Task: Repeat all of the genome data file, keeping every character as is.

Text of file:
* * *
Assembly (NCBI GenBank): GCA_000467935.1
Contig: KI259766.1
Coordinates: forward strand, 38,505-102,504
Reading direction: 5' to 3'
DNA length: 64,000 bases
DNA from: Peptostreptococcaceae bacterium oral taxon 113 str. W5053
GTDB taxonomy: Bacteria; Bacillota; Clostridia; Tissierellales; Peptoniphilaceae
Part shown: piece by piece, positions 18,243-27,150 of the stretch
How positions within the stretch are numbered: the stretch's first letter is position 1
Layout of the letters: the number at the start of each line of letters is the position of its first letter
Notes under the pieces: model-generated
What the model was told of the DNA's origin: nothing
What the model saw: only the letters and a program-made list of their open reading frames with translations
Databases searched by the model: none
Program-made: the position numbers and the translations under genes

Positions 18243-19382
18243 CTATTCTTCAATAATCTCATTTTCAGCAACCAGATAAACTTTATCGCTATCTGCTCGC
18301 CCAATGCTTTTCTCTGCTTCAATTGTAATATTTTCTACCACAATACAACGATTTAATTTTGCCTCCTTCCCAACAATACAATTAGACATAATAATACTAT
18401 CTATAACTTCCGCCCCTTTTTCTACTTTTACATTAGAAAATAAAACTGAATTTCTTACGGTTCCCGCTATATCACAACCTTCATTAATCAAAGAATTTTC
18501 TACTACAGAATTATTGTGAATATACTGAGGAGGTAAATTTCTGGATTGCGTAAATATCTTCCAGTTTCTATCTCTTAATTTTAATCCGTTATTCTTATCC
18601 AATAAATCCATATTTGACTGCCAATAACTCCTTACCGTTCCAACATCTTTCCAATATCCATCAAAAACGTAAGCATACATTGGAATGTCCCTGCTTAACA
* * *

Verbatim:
Assembly (NCBI GenBank): GCA_000467935.1
Contig: KI259766.1
Coordinates: forward strand, 38,505-102,504
Reading direction: 5' to 3'
DNA length: 64,000 bases
DNA from: Peptostreptococcaceae bacterium oral taxon 113 str. W5053
GTDB taxonomy: Bacteria; Bacillota; Clostridia; Tissierellales; Peptoniphilaceae
Part shown: piece by piece, positions 18,243-27,150 of the stretch
How positions within the stretch are numbered: the stretch's first letter is position 1
Layout of the letters: the number at the start of each line of letters is the position of its first letter
Notes under the pieces: model-generated
What the model was told of the DNA's origin: nothing
What the model saw: only the letters and a program-made list of their open reading frames with translations
Databases searched by the model: none
Program-made: the position numbers and the translations under genes

Positions 18243-19382
18243 CTATTCTTCAATAATCTCATTTTCAGCAACCAGATAAACTTTATCGCTATCTGCTCGC
18301 CCAATGCTTTTCTCTGCTTCAATTGTAATATTTTCTACCACAATACAACGATTTAATTTTGCCTCCTTCCCAACAATACAATTAGACATAATAATACTAT
18401 CTATAACTTCCGCCCCTTTTTCTACTTTTACATTAGAAAATAAAACTGAATTTCTTACGGTTCCCGCTATATCACAACCTTCATTAATCAAAGAATTTTC
18501 TACTACAGAATTATTGTGAATATACTGAGGAGGTAAATTTCTGGATTGCGTAAATATCTTCCAGTTTCTATCTCTTAATTTTAATCCGTTATTCTTATCC
18601 AATAAATCCATATTTGACTGCCAATAACTCCTTACCGTTCCAACATCTTTCCAATATCCATCAAAAACGTAAGCATACATTGGAATGTCCCTGCTTAACA